Anti-Lemons: School Reputation, Relative Diversity, and Educational Quality

38 Pages Posted: 6 Oct 2012

See all articles by W. Bentley MacLeod

W. Bentley MacLeod

Columbia University - Department of Economics; National Bureau of Economic Research (NBER); IZA Institute of Labor Economics

Miguel S. Urquiola

Columbia University

Abstract

Friedman (1962) observed that the ability of firms to acquire and maintain reputations for quality is a key ingredient for the efficient provision of goods and services in a market economy. This paper explores the implications of school reputation for skill acquisition and labor market outcomes in an otherwise competitive market. We find that reputation effects can explain several puzzling findings in the economics of education, including the fact that competition can, but does not always, improve skill acquisition. This result follows from an anti-lemons effect (in contrast to Akerlof's lemons effect) that arises when schools can enhance their reputation by positively selecting their students. This leads to excess demand for "high quality" selective schools that drive out non-selective schools. This in turn reduces "relative diversity", a measure of ability dispersion in a school, leading to lower skill acquisition.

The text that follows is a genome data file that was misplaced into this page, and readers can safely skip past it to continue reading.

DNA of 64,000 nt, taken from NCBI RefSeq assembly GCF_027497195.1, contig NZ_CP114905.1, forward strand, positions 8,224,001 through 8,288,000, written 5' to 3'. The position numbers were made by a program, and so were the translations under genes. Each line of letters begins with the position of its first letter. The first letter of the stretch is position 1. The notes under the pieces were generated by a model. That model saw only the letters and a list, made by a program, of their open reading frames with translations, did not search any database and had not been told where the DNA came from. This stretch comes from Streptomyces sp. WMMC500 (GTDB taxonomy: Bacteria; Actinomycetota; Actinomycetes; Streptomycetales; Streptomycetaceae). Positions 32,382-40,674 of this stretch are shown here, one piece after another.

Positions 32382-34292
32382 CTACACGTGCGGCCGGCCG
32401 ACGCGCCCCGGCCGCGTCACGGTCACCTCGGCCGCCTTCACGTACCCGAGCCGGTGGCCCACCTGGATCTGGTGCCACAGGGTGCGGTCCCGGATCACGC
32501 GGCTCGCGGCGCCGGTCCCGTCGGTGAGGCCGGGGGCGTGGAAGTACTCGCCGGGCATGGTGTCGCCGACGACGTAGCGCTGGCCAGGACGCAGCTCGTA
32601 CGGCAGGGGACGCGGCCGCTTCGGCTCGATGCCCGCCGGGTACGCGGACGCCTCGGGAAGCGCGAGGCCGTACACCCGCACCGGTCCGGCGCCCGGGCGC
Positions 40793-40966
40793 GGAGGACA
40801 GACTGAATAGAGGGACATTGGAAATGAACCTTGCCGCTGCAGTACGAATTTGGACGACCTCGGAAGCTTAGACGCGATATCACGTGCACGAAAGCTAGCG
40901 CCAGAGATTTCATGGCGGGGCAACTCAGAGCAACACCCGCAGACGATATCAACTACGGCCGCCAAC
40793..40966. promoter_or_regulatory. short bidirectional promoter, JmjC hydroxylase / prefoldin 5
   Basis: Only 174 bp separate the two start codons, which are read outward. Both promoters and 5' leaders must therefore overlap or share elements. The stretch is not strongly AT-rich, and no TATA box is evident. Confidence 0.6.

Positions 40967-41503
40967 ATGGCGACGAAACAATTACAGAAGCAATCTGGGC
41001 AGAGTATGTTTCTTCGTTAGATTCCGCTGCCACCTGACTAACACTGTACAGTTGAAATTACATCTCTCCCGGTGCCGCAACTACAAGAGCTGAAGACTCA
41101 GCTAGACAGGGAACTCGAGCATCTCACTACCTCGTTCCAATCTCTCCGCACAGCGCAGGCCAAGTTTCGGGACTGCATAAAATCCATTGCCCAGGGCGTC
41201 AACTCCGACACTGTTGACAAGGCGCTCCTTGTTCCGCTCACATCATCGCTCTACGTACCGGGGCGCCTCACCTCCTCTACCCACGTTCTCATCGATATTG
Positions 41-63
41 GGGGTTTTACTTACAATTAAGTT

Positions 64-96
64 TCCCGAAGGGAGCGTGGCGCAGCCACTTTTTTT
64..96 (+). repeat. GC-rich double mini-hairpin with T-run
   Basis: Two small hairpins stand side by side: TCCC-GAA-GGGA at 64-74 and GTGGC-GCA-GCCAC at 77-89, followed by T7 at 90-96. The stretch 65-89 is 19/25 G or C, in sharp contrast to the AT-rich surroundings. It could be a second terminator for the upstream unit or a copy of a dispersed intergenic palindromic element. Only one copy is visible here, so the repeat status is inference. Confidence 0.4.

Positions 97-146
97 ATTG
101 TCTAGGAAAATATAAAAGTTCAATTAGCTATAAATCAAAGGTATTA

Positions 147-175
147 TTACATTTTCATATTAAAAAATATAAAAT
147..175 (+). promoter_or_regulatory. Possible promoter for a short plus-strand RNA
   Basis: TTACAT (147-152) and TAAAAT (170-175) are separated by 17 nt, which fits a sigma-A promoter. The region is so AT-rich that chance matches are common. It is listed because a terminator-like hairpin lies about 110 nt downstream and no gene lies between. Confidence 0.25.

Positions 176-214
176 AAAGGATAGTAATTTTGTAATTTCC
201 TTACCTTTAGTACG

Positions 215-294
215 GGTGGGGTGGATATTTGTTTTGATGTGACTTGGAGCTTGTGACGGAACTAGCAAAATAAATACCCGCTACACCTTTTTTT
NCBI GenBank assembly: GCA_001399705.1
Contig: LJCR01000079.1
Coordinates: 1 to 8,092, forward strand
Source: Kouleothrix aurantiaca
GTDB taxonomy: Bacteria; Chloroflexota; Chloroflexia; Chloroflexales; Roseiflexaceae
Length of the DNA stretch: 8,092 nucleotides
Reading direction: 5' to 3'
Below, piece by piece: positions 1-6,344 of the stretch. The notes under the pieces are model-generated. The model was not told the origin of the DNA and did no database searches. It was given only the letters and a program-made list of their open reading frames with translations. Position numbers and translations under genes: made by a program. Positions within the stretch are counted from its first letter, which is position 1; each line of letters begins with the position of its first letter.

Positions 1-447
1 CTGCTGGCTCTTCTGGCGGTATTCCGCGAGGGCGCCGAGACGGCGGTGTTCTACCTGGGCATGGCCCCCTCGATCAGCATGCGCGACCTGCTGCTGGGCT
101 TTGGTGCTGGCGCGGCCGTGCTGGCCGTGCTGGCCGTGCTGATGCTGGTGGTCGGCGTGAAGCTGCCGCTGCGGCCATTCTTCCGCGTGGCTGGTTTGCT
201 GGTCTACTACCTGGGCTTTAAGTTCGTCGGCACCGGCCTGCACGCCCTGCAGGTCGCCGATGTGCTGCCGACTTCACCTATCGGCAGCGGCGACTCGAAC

Keywords: education, reputation, competition, labor markets

JEL Classification: H2, H4, I21, J31

Suggested Citation

MacLeod, William Bentley and Urquiola, Miguel S., Anti-Lemons: School Reputation, Relative Diversity, and Educational Quality. IZA Discussion Paper No. 6805. Available at SSRN: https://ssrn.com/abstract=2157947

William Bentley MacLeod (Contact Author)

Columbia University - Department of Economics ( email )

420 W. 118th Street
New York, NY 10027
United States

National Bureau of Economic Research (NBER)

1050 Massachusetts Avenue
Cambridge, MA 02138
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IZA Institute of Labor Economics ( email )

P.O. Box 7240
Bonn, D-53072
Germany

Miguel S. Urquiola

Columbia University ( email )

420 W. 118th Street
New York, NY 10027
United States

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